7 Things Addicts Wish They Could Tell Their Parents or Loved Ones.

7 Things Addicts Wish They Could Tell Their Parents or Loved Ones.

People of all ages walk through our doors on a daily basis, broken down, hurting and lost. We encourage all parents and loved ones to become involved in the recovery journey starting at Day 1. With therapy you can work through the damages together so healing can be a family process. Here are seven common ideas loved ones should keep in mind.

1. It is impossible to Quit

Most individuals addicted to drugs are tired of this lifestyle. They have been sick and tired for a long time. The fear of quitting the drugs for most addicts is the withdrawal process. There are also many root causes of addiction- drugs are often used to numb all the feelings and emotions within the individual. Most individuals struggling with any kind of addiction struggle with a lot of shame, they don’t want to be those horrible people who lie and steal from loved ones but their sickness is too great to overcome alone.

2. It isn’t the loved one’s fault

There are many natural and nurtured aspects that go into the disease of addiction, but the last thing most addicts would want is to blame their loved ones for their personal faults (sometimes). Addiction happens when a drug is tried out of curiosity and in combination with a brain response continued use of the drug occurs, those addicted always are searching for the feeling of their first high. From first use the drug captures how the brain functions. There isn’t a recipe that you followed to make me a drug addict. Many addicts are trapped from the first use.

3. No one should gossip about addiction

Most of those seeking help for addiction treatment have hit some sort of bottom. They understand they have disappointed many loved ones in their life. There are so many people who aren’t receiving proper education behind the disease of addiction, so to talk about it amongst family and friends can be quite damaging to the person seeking to overcome drugs and/or alcohol. Spreading the horrible stories of addiction to those who aren’t in the single family unit is humiliating for the individual. Bringing back up the shame that comes in an addicts life, negative ideas surround anything associated with “drug addict”.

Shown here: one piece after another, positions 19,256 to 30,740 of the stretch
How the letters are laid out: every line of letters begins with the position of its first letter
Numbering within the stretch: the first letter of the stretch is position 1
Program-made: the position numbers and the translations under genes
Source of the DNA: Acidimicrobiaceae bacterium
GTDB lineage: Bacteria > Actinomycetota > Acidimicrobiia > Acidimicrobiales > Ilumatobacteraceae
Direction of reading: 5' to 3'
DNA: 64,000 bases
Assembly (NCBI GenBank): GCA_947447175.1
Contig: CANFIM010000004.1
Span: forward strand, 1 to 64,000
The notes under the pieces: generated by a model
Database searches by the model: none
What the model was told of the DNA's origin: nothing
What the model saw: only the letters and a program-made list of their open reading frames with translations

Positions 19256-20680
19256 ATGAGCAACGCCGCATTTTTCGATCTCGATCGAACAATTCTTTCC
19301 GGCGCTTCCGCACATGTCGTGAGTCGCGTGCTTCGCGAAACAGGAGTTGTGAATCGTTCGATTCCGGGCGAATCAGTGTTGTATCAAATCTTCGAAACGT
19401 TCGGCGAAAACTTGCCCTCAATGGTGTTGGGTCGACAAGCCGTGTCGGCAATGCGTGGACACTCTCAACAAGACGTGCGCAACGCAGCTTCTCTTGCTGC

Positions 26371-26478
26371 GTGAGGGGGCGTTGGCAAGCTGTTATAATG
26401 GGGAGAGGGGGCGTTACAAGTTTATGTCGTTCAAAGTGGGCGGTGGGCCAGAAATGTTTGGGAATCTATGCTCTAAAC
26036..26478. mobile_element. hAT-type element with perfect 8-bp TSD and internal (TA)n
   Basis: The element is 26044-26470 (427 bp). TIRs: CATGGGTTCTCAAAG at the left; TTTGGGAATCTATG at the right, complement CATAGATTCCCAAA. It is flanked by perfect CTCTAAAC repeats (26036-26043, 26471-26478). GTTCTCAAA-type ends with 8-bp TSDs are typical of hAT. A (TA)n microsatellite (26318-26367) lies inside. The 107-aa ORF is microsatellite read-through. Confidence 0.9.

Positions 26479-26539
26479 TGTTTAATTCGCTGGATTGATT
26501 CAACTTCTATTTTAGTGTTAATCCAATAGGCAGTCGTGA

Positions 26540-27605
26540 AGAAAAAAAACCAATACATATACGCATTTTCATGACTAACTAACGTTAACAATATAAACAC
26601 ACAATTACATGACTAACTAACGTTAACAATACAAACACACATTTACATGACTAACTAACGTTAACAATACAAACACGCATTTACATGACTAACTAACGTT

Returning from treatment there will be many goals to reconnect family and loved one relationships. The family unit should be supportive and encouraging, there are many support groups and therapists that can aid in the recovery process from a loved one’s point of view.

4. Get Educated about Addiction

Education is key when it comes to understanding what makes or drives a drug or alcohol addict. According to the American Medical Association, addiction is classified as a disease. These are facts, and just as any disease it must be monitored by a medical professional for the rest of their life. Yes, the intial choice to use drugs was made, but after that the body becomes powerless to the compulsion of continued use. The chemicals within an addicts brain is now reprogrammed and only wanting one thing. More.